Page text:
pyramid to be able to sustain just a couple of organisms at the top. In looking at the pyramid, can you guess how much larger the
volume of each layer is as compared to the one just above it? Take a guess. It might not look like it but they are close to 10 times
A basic pyramid shape often represents a typical food
chain or food web. The pyramid represents the decrease
in the amount of energy, the number of organisms and
the biomass from the producer to the high - order
consumer levels. The decrease in the numbers and in
the biomass represent the fact that, due to energy loss,
fewer organisms can be supported at each successive
trophic level.
Pyramid of Energy
Energy is lost between each link in a food chain. Much of
the potential energy at each level never reaches the next
level. Where does the energy go as it moves through a
food chain? Some of the energy that enters a food chain
is used as each organism carries out its life functions (i.e.
foraging, metabolic processes, reproduction,
predator/prey behavior, etc.). Producers manufacture
their own food source directly from sunlight by the
process of photosynthesis. In order to carry out life
functions, consumers acquire energy through the
'burning' or breaking down of food molecules they
consume (eat). Thermal energy (heat) is produced as a
result of the burning of these food molecules. More than
half of the energy from each food molecule is lost as heat. Only about 10% - 20% of energy at each trophic level is available to pass on
to the next level. In other words, at each level there is only about 10% available energy to put on new biomass (growth).
Pyramid of Numbers
The loss of energy at each trophic level also explains why there are
usually fewer organisms in each higher trophic level. The total number of
plants in a particular area would generally be higher then the number of
herbivores that the plants support and the number of herbivores would be
higher than the number of higher order carnivores.
Pyramid of Biomass
Biomass is the total mass of dry organic matter per unit of
area. Each higher trophic level contains less biomass than
the previous trophic level. Therefore a drawing or graph that
represents the amount of biomass at each trophic level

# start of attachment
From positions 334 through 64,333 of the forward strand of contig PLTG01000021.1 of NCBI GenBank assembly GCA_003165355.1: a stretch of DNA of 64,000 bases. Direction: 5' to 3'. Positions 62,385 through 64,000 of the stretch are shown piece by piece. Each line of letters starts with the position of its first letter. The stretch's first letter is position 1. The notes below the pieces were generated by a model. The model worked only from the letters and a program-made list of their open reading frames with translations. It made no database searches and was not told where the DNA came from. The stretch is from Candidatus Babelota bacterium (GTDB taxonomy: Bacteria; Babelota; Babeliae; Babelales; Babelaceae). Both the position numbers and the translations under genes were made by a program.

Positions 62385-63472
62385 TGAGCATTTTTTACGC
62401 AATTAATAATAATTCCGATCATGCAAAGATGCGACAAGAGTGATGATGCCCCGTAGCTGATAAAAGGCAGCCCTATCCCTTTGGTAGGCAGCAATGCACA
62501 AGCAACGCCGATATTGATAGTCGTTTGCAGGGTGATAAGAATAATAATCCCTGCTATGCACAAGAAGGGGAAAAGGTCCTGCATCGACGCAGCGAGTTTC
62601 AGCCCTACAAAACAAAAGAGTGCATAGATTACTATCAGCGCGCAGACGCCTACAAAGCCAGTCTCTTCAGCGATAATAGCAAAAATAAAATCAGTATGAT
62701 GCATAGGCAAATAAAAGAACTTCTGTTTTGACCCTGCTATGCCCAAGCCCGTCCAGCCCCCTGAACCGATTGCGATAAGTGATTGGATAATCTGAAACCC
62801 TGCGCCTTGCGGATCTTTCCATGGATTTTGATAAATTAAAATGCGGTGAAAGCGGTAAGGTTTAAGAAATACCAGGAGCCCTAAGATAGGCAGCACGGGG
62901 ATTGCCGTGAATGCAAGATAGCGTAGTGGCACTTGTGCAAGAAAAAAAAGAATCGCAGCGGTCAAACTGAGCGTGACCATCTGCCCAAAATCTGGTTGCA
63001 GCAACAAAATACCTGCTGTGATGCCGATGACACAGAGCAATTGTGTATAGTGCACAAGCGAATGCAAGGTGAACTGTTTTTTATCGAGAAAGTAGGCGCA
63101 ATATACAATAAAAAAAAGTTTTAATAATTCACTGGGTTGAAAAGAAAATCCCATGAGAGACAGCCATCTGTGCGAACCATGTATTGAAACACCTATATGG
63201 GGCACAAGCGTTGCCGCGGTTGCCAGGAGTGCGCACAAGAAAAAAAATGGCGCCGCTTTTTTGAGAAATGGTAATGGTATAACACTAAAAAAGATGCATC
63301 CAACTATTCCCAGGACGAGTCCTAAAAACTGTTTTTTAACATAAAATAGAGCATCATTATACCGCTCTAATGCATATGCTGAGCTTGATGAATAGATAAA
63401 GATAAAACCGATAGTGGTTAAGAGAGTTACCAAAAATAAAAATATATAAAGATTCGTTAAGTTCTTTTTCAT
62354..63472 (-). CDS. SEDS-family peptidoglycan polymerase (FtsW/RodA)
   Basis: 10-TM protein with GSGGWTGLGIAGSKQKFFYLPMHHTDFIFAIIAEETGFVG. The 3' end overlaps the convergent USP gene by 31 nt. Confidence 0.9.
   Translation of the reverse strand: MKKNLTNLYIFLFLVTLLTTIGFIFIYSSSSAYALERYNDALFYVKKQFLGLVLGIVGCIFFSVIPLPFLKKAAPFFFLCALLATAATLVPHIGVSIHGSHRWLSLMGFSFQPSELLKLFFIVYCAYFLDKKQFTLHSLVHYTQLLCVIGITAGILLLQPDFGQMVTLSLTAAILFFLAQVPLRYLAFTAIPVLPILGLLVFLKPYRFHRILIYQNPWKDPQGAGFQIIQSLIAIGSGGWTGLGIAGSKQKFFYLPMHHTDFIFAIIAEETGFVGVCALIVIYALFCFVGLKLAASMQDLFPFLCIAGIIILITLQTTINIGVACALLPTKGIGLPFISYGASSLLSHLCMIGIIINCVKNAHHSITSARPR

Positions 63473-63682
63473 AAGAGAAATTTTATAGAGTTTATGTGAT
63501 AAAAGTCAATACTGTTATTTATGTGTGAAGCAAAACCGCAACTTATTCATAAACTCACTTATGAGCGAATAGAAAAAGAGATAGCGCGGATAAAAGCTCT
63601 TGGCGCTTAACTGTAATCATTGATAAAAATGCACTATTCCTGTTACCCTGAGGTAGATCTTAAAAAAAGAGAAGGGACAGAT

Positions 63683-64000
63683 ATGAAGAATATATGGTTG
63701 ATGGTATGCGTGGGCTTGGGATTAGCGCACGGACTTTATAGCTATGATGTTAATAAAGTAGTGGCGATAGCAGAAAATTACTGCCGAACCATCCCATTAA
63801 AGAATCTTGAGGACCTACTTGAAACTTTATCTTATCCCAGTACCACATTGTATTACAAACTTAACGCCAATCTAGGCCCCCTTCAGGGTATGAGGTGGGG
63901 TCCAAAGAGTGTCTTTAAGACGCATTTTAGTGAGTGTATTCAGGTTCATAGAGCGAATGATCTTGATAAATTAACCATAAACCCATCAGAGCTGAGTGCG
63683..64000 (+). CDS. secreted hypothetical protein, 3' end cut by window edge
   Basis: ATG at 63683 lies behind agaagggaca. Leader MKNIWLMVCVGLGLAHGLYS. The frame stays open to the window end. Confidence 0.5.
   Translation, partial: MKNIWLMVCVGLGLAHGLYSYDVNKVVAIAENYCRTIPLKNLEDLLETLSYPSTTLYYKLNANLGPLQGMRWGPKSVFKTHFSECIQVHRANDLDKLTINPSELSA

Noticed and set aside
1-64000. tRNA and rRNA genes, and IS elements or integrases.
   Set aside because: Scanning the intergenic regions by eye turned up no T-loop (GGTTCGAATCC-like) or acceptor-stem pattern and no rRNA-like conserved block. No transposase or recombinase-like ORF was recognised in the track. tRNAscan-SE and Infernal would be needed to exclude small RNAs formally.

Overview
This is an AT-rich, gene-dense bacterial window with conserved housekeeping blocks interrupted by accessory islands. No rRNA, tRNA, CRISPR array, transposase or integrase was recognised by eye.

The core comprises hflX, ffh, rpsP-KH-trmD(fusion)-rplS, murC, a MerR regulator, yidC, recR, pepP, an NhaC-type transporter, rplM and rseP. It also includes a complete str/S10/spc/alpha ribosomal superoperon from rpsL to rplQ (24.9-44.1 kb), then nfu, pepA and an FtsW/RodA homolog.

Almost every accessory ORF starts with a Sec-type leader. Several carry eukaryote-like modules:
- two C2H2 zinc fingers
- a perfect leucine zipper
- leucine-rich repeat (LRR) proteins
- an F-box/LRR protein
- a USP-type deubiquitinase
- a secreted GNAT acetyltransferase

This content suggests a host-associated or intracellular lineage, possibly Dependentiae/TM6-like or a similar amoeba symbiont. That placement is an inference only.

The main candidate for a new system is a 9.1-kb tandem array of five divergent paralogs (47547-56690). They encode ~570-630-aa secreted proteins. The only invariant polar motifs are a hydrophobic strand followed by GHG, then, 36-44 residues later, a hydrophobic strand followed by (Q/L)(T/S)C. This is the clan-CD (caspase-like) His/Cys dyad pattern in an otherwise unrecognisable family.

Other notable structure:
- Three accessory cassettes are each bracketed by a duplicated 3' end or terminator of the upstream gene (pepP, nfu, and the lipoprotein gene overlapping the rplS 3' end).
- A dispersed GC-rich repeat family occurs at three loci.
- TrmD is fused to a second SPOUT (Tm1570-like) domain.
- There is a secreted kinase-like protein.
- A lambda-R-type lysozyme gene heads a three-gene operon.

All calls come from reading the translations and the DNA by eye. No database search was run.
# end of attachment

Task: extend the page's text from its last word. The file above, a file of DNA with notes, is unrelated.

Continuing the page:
would also produce the basic pyramid shape. Biomass is
related to the abundance of organisms at each trophic level.
Human Impact on Food Chains and Webs
Humans have the ability to have a great impact on ecosystems. Living organisms are a significant portion of any ecosystem, therefore
any activity that affects an ecosystem is also likely to affect the organisms within that ecosystem. If organisms are affected the food
chains webs that the organisms are a part of will also feel the affects.
Date: ___________________________
Ecological Pyramids Worksheet
1. Give three examples of food chains that exist in nature. __________________________________________________
2. In a ecological pyramid, what happens to energy, biomass and # of species as you move up? Why?
3. What is biomass?________________________________________________________________________________
4. In an ecosystem, can there be more carnivores than herbivores? Explain why or why not?
5. What is the 10% rule? What is its significance? Why is energy lost?
6. Brainstorm to create a list of 4 human activities that interfere with ecosystems, food chains and food webs. For each
explain how it happens, why we do it, and mention short and long-term effects.
7. Label the ecological pyramid below with the following words: producers, tertiary consumer, secondary consumer,
autotroph, heterotroph, primary consumer, decomposers, hawk, grass, chicken, grasshopper. Also label and explain
what happens to energy, biomass and number of organism.
8. Discuss what trophic level humans occupy on an ecological pyramid, and explain what happens to contaminants and
environmental pollution (such as mercury) as you move down and up the ecological pyramid (what is this called?).
9. Look at the food web on the first page of the article. Who does the Maned Geese depend on for survival?
10. Using the same food web, which organism may not increase in population if all the frogs were removed from this
ecosystem? _______________________________________________________________________________
11. Using the same food web, which organisms would be affected if the algae were to overproduce? _____________
12. Using the same food web, who eats the sedge? ____________________________________________________